“But nothing is ever really fixed. Michael’s father once told him about entropy and he never forgot. Something that depressing is hard to forget. Everything is eroding; people slow it down by fixing their cars and fixing their love lives and fixing their bodies, but in the end, it all falls apart anyway.”

-Brett Savory – In and Down (Brindle & Glass, 2007)

Quote – Entropy

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Can Con Updates!

Can Con is coming up soon in Ottawa on October 4-6th (and you can find out more about it at http://www.can-con.org/ ). The diversity of activities this year is absolutely amazing with sessions on writing, academic analyses of literature and literary themes, author readings, book launches…. and even a few singing events (seriously!).Canada Day

Prepare for discussions of AI, comics, enhancing creativity, fandom, astronomy, disease, zombies, future technologies, possession, poetry, humour, horror, law, LGBTQ issues, multiculturalism, mystery, publishing, popular music, gender, genre, and YA fiction among many others.

As many of you who follow my blog will note, there are a few special areas of interest of mine in Canadian Speculative Fiction: portrayals of characters and themes of LGBTQ or Queer people, and discourse about disability featuring highly among them. I am particularly excited that I get a chance to talk about both of them at Can Con this year and I hope to see many of you at these panels. Here are the panel descriptions:

Cripping the Light Fantastic: Disability in Canadian Speculative Fiction

How many spaceships are wheelchair accessible? Do office buildings create light shielding for the undead who might be singed by solar exposure? Can my guide dog be a werewolf? Does one need to simply WALK into Mordor… or can one wheel in instead? SF has an interest in the body, whether it is the augmented body of sci fi, the body horror of the gothic, or the magically altered body of fantasy, and it is worth looking at the way disabilities are portrayed in Canadian SF.

Panelists: Derek Newman-Stille, Tanya Huff, Douglas Smith, and Dominik Parisien

Let’s get Fantastic: LGBTQ or Queer Speculative Fiction

Speculative Fiction is sexy, but so often TV only shows heteronormative relationships. Canadian SF literature seems to be more willing to portray gay, bisexual, lesbian, transgendered, and queer-oriented characters. Let’s take a look at gay zombies, sex-changing aliens, lesbian superheroes, bisexual wizards, and other potential queerings of the fantastic.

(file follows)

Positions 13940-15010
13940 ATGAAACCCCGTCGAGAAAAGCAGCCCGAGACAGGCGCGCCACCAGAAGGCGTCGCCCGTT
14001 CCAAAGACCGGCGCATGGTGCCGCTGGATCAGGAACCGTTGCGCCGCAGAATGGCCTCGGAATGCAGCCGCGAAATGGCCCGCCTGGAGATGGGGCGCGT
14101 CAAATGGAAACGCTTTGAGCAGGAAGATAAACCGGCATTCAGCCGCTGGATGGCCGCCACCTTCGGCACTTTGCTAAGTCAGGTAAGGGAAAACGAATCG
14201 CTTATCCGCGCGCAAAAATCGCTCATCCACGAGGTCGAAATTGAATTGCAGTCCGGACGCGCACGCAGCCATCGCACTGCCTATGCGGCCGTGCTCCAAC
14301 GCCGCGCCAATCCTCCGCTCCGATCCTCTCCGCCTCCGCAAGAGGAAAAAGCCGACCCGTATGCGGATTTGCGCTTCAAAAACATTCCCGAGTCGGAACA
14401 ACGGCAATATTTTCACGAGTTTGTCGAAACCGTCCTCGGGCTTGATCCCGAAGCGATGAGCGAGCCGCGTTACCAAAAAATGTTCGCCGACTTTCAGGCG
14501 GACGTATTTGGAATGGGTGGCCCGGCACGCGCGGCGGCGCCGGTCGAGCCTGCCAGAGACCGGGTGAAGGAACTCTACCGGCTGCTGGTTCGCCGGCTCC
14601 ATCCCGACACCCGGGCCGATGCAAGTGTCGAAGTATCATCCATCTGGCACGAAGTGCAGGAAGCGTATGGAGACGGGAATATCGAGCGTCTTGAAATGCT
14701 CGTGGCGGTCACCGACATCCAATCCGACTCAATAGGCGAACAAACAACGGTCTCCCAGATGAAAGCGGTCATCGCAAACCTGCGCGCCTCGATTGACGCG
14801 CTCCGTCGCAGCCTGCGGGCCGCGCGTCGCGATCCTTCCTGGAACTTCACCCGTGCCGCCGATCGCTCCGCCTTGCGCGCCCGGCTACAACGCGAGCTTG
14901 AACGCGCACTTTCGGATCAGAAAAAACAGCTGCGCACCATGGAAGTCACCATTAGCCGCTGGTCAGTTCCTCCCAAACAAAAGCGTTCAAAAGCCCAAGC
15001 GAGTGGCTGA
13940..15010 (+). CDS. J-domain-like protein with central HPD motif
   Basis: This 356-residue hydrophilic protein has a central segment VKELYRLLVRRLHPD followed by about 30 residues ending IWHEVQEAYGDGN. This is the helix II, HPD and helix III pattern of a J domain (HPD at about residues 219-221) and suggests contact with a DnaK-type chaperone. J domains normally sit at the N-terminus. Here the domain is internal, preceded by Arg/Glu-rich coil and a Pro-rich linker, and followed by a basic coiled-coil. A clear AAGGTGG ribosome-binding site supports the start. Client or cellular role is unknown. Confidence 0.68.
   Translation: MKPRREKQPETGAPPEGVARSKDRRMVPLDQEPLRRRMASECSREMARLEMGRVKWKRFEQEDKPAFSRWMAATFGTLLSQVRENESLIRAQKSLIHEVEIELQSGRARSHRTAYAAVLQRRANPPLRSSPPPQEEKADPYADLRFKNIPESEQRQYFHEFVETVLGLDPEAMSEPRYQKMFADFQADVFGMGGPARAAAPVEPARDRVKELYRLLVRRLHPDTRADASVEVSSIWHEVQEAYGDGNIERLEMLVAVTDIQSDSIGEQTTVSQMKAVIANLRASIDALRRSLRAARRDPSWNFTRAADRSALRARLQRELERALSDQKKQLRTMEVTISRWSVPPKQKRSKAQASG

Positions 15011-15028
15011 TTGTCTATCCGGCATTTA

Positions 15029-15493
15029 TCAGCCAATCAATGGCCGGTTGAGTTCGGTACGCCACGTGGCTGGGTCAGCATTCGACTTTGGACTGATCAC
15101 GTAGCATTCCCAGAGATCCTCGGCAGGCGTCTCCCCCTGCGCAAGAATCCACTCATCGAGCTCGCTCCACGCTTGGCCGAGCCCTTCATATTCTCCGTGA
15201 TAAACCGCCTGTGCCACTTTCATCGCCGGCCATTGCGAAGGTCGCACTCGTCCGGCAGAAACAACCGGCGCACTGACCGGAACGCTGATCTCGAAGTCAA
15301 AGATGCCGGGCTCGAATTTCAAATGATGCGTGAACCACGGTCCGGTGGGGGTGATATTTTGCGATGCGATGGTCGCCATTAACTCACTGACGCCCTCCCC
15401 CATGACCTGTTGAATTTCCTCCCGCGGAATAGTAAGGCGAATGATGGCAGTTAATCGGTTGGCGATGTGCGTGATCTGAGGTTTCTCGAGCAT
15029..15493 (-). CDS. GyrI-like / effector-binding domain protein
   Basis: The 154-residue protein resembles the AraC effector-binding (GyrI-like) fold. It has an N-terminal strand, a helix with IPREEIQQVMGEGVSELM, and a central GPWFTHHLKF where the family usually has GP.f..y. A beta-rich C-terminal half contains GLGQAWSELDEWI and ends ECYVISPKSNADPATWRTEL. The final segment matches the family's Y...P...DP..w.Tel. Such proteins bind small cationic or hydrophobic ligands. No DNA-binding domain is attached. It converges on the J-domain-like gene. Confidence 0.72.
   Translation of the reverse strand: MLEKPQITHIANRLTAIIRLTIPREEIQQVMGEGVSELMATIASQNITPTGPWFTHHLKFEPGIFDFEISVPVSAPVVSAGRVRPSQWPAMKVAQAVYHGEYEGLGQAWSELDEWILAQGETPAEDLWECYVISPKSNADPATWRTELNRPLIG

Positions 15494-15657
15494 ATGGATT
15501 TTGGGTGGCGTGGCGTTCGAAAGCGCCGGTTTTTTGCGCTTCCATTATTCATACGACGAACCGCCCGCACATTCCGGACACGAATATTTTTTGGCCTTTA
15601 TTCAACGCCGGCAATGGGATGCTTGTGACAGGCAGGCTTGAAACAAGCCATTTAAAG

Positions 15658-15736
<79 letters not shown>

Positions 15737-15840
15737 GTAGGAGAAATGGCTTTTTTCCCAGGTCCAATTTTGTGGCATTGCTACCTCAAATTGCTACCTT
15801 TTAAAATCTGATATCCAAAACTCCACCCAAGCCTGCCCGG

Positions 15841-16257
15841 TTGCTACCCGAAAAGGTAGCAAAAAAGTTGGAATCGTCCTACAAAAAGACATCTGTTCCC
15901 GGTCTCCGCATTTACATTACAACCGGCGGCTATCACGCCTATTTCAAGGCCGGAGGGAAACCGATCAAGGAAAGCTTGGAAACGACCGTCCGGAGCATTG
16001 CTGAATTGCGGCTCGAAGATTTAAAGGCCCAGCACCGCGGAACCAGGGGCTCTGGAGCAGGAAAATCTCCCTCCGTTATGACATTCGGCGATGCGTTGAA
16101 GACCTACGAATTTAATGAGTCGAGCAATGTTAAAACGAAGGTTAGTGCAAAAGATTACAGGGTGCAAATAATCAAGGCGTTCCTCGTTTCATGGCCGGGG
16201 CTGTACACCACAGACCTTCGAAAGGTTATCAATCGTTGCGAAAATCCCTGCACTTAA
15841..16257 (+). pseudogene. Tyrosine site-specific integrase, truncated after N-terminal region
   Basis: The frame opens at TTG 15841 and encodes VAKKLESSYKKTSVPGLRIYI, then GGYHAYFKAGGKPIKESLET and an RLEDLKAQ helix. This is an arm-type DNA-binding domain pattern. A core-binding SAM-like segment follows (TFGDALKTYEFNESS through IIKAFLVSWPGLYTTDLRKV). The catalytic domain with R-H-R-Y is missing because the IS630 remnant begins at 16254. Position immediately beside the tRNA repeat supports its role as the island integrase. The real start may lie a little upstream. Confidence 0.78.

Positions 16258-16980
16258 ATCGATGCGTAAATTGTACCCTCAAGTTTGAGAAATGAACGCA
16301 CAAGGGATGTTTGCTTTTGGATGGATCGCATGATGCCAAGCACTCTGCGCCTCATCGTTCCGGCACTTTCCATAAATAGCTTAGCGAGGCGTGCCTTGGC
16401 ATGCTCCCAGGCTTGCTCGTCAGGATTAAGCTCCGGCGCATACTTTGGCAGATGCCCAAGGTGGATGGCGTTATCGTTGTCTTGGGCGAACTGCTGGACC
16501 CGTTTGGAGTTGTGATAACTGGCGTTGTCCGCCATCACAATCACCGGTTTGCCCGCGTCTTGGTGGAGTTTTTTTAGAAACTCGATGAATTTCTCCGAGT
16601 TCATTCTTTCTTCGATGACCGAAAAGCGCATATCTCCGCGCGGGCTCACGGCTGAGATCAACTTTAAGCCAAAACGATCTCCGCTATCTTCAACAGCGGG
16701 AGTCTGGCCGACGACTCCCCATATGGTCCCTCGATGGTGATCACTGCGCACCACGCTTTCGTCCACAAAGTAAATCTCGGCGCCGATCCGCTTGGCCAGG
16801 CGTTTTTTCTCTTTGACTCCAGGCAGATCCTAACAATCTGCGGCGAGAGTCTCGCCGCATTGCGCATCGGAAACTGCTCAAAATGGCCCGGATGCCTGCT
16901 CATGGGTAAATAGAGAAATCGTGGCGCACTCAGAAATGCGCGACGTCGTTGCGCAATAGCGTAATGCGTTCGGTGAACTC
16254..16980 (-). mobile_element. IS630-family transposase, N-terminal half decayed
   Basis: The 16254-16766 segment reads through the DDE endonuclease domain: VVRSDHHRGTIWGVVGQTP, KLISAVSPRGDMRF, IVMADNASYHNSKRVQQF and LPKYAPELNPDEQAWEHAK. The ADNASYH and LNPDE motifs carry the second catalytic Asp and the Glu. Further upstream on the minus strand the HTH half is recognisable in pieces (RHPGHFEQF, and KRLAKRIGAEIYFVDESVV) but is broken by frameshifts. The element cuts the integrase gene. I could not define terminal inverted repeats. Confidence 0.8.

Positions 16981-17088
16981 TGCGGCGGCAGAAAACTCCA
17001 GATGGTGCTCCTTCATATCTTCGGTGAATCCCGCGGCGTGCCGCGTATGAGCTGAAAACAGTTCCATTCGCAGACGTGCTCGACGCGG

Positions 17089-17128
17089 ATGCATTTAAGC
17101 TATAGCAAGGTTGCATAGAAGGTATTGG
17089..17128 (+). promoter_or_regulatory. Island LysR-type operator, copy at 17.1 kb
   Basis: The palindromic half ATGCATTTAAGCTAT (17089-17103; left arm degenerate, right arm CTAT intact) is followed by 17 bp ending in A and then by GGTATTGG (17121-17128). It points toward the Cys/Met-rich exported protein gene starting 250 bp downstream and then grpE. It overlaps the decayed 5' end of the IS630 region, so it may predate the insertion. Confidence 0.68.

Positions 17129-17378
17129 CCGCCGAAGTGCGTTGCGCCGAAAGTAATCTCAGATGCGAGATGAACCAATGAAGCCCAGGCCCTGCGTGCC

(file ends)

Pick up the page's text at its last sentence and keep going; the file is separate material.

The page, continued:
Panelists: Derek Newman-Stille, Tanya Huff, and Liz Strange

You can explore all of the panels at http://www.can-con.org/2013/wp-content/uploads/2013/04/Can-Con-programming-panel-descriptions-2013.pdf

Check out some of your favorite authors like Robert Sawyer, Tanya Huff, Sandra Kasturi, Chadwick Ginther, Jean-Louis Trudel, Brett Savory, Karen Dudley, Hayden Trenholm, Marie Bilodeau, Violette Malan, Dominik Parisien, Derek Kunsken, Matt Moore, Sean Moreland, Liz Strange, Kate Heartfield, Suzanne Church, Lydia Peever, and many more. This is your chance to meet some really brilliant Canadian Speculative Fiction authors, scholars, and fans and have a chance to ask those questions that have been occupying your minds.

I hope to see you there, and please feel free to come up and chat with me about Speculative Fiction. I always enjoy a chance to have a great conversation about this genre that I love,
Derek Newman-Stille

Upcoming Radio Discussion with Sandra Kasturi and Ian Rogers Tuesday June 25th at 5:00 on Trent Radio

Yesterday, I was in the studio at Trent Radio having a discussion with Sandra Kasturi and Ian Rogers, which will be aired on Tuesday June 25th at 5:00. You can check out our discussion at 92.7 FM in the broadcast range or if you are outside the broadcast range, you can visit Trent Radio online at http://www.trentradio.ca, where it will be live streamed if you click on “LISTEN: OGG & MP3 Streams”.

Ian Rogers and Sandra Kasturi in the studio at Trent Radio

Ian Rogers and Sandra Kasturi in the studio at Trent Radio

Hear us discuss dark, weird fiction, the power of smaller Canadian presses, SF cover art, fears, mythology, ChiZine Publications, the blurring of genre boundaries, SF poetry, and the ability of fiction to “weird” reality enough that we look at it from a new perspective. Oh, and for those of you in Peterborough, we also talk a bit about how Peterborough is the ideal place for getting ideas for creepy horror novels.